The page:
On March 3, 2014, ABC and DISH issued a press release announcing that the parties had reached a settlement of the dispute in connection with the renewal of the carriage agreement. Of critical importance to DISH, the agreement granted DISH the “rights to stream cleared linear and video-on-demand content from the ABC-owned broadcast stations, ABC Family, Disney Channel, ESPN and ESPN2, as part of an Internet delivered, IP-based multichannel offering.” Thus, the renewal agreement set the groundwork for DISH to be able to launch its Sling TV, which is a first of its kind over-the-top offering that includes ESPN sports programming. Of critical importance to ABC, DISH agreed to “disable AutoHop functionality for ABC content within the C3 ratings window.” Thus, DISH subscribers would now have to wait until three days had passed before they could play back primetime ABC programming while automatically skipping the advertisements.
Similarly, on Dec. 6, 2014, CBS and DISH issued a press release announcing a renewal of their carriage agreement and the settlement of the litigation. The parties announced that “[t]he agreement will result in dismissal of all pending litigation between the two companies, including disputes over PrimeTime Anytime and AutoHop [and that as] part of the accord, DISH’s AutoHop commercial-skipping functionality will not be available for CBS Television Network-owned stations and affiliates during the C7 window.” Thus, DISH subscribers would now have to wait until seven days had passed before they could play back primetime CBS programming while automatically skipping the advertisements.
The Fox Summary Judgment Decision
On Aug. 22, 2014, in the California action, Fox and DISH filed opposing motions for summary judgment on Fox’s copyright claims with respect to the AutoHop, PrimeTime Anytime, DISH Anywhere, and Hopper Transfers product offerings.
On Oct. 17, 2014, the district court, from the bench promising a written decision to follow, provided the parties with its tentative decision on the claims. With respect to each of the core product offerings, the district court noted that she was inclined to rule in favor of DISH.
On Jan. 12, 2015, the district court issued its written summary judgment decision under seal. Shortly thereafter, DISH and Fox filed a joint stipulation noting that the current Fox carriage agreement expires on Oct. 29, 2015, that “DISH has settled similar disputes with both ABC and CBS in the context of renewals of their respective … agreements,” and that the parties “believe it highly likely that the negotiation later this year of a renewal of their 2010 agreement will result in resolution of this lawsuit.” The parties proposed keeping the summary judgment order under seal during the stay, claiming that “unsealing the Order may impair the parties’ ability to reach a resolution of the case.”
Although it granted the stay motion, the district court denied Fox’s and DISH’s request to keep the summary judgment order under wraps. On Jan. 21, 2015, the district court unsealed its written summary judgment decision, which revealed a clean sweep for DISH on Fox’s copyright claims regarding the core product offerings, AutoHop, PrimeTime Anytime, DISH Anywhere, and Hopper Transfers.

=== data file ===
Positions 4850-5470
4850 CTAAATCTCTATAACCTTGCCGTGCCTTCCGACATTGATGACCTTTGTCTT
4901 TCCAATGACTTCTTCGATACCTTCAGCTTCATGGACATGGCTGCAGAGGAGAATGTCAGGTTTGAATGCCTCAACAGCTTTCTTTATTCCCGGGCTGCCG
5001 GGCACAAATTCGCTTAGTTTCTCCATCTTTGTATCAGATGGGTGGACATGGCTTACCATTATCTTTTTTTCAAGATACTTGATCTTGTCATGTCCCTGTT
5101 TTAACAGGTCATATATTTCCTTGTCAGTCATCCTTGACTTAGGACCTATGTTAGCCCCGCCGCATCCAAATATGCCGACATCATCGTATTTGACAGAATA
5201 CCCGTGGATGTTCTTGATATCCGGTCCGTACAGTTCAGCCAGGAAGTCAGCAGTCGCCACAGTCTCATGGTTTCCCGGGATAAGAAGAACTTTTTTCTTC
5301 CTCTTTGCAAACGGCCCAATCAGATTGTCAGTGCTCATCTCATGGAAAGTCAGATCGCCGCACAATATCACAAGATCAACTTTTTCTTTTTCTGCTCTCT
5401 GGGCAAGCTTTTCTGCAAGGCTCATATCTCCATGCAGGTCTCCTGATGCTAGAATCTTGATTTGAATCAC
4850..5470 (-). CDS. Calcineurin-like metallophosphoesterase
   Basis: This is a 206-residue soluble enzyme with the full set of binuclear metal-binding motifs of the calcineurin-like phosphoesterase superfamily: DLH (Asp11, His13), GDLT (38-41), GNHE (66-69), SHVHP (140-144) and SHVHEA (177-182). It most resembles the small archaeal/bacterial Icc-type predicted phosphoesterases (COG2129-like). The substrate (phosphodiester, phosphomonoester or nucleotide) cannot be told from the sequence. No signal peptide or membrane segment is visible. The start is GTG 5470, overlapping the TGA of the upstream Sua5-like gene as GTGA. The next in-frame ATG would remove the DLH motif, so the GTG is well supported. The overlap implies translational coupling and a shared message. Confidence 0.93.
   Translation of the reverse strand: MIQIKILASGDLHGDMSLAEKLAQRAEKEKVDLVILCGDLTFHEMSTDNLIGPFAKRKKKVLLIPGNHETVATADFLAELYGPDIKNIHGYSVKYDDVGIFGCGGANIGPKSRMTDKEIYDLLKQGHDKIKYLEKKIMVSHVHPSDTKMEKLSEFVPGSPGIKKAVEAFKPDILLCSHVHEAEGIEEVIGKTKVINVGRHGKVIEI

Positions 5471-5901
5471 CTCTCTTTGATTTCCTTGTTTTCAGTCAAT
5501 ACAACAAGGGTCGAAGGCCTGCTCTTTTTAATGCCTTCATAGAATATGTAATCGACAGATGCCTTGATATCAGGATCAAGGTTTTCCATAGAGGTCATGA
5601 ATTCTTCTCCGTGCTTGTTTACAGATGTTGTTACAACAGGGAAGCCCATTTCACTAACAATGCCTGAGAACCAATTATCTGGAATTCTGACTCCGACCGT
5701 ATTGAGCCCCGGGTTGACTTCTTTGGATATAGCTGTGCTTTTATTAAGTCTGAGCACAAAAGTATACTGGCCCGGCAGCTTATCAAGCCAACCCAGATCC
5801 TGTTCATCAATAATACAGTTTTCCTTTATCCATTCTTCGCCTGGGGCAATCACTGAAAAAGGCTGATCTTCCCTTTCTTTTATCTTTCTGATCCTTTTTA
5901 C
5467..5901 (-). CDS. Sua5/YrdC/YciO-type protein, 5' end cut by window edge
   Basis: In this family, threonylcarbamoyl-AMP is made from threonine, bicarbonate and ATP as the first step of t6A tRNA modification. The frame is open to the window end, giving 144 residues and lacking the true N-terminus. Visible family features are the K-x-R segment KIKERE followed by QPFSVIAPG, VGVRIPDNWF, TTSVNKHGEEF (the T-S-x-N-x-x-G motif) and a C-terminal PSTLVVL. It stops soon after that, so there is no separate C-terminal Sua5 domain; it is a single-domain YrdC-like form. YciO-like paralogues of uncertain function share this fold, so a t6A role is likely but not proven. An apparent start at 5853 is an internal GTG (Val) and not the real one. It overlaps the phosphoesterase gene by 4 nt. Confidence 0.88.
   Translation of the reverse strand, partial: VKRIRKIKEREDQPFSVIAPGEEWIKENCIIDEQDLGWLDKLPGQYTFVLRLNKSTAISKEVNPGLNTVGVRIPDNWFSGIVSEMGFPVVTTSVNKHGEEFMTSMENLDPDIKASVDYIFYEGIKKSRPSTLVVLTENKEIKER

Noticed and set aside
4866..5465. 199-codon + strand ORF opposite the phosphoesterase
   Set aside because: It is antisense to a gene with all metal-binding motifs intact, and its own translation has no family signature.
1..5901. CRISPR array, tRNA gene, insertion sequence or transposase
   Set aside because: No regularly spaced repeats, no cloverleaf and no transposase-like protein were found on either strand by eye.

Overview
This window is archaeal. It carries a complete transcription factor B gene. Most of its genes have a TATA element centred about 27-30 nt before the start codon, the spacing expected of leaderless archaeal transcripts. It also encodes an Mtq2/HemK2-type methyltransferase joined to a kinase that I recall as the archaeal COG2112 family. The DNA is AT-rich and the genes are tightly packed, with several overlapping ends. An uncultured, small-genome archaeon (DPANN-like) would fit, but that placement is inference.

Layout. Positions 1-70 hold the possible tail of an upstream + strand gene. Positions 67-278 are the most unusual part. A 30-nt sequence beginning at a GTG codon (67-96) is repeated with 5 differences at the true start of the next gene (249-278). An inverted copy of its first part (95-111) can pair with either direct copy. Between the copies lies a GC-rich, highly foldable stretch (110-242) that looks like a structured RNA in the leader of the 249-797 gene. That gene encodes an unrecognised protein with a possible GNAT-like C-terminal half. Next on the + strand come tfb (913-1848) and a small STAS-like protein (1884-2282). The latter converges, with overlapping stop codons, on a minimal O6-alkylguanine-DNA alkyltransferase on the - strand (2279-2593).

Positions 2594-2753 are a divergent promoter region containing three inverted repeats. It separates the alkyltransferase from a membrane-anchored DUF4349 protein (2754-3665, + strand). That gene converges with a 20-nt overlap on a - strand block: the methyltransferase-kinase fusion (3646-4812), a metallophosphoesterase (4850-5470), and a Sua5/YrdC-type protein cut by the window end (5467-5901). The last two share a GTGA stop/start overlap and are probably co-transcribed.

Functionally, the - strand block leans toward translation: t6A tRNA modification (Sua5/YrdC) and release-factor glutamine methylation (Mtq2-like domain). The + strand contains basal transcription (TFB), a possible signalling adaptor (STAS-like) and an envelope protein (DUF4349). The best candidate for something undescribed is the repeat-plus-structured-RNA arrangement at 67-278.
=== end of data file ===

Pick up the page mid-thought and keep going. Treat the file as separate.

In reaching the decision, the district court rejected the expansive reading of the Supreme Court’s decision in ABC, Inc. v. Aereo, Inc., 134 S. Ct. 2498 (2014) that Fox advocated. While Fox argued the Aereo decision was a “game-changer,” the district court disagreed, noting the Supreme Court’s “effort to cabin the potential overreach of its decision” and its express admonition that “its ‘limited holding’ should not be construed to ‘discourage or to control the emergence of use of different kinds of technologies.'” The district court found that Aereo should be limited to companies that engage in conduct like Aereo, stating that “Aereo’s holding that entities bearing an ‘overwhelming likeness’ to cable companies publicly perform within the meaning of the Transmit Clause does not extend” to DISH’s product offerings.
Contrary to Fox’s suggestion, the district court further expressly held that the volitional conduct doctrine survives the Aereo case. The district court held “[t]he volitional conduct doctrine is a significant and long-standing rule, adopted by all Courts of Appeal to have considered it, and it would be folly to presume that Aereo categorically jettisoned it by implication.”
What Lies Ahead
With CBS and ABC having already settled with DISH and a settlement with Fox likely to be completed before the expiration of the parties’ current carriage agreement in October 2015, NBC would then be left as the last remaining network with which DISH has not reached an accord.
In comparison to these other networks, NBC has not been active in the litigation. Pursuant to an Aug. 6, 2014 stipulation between the parties, the NBC action was stayed until a final judgment in the Fox action. To date, no action has been taken to lift the stay. In light of the March 2013 acquisition of NBC by Comcast, it is questionable whether NBC has the same interest in pressing copyright claims that, if successful, could limit the rights of a programming distributor like Comcast. Thus, one would imagine that DISH and NBC will likely also reach an accord.
If the recent summary judgment decision in the Fox action marks the end of the road for the litigation, these rulings with respect to ad-skipping, the automated wholesale copying of programming blocks, and place-shifting devices such as DISH Anywhere and Hopper Transfers, will likely provide greater license for distributors to offer these products to their subscribers and limit the copyright owners’ ability to prevent the distribution of their works through new distribution channels.
This article originally appeared in the Intellectual Property Strategist.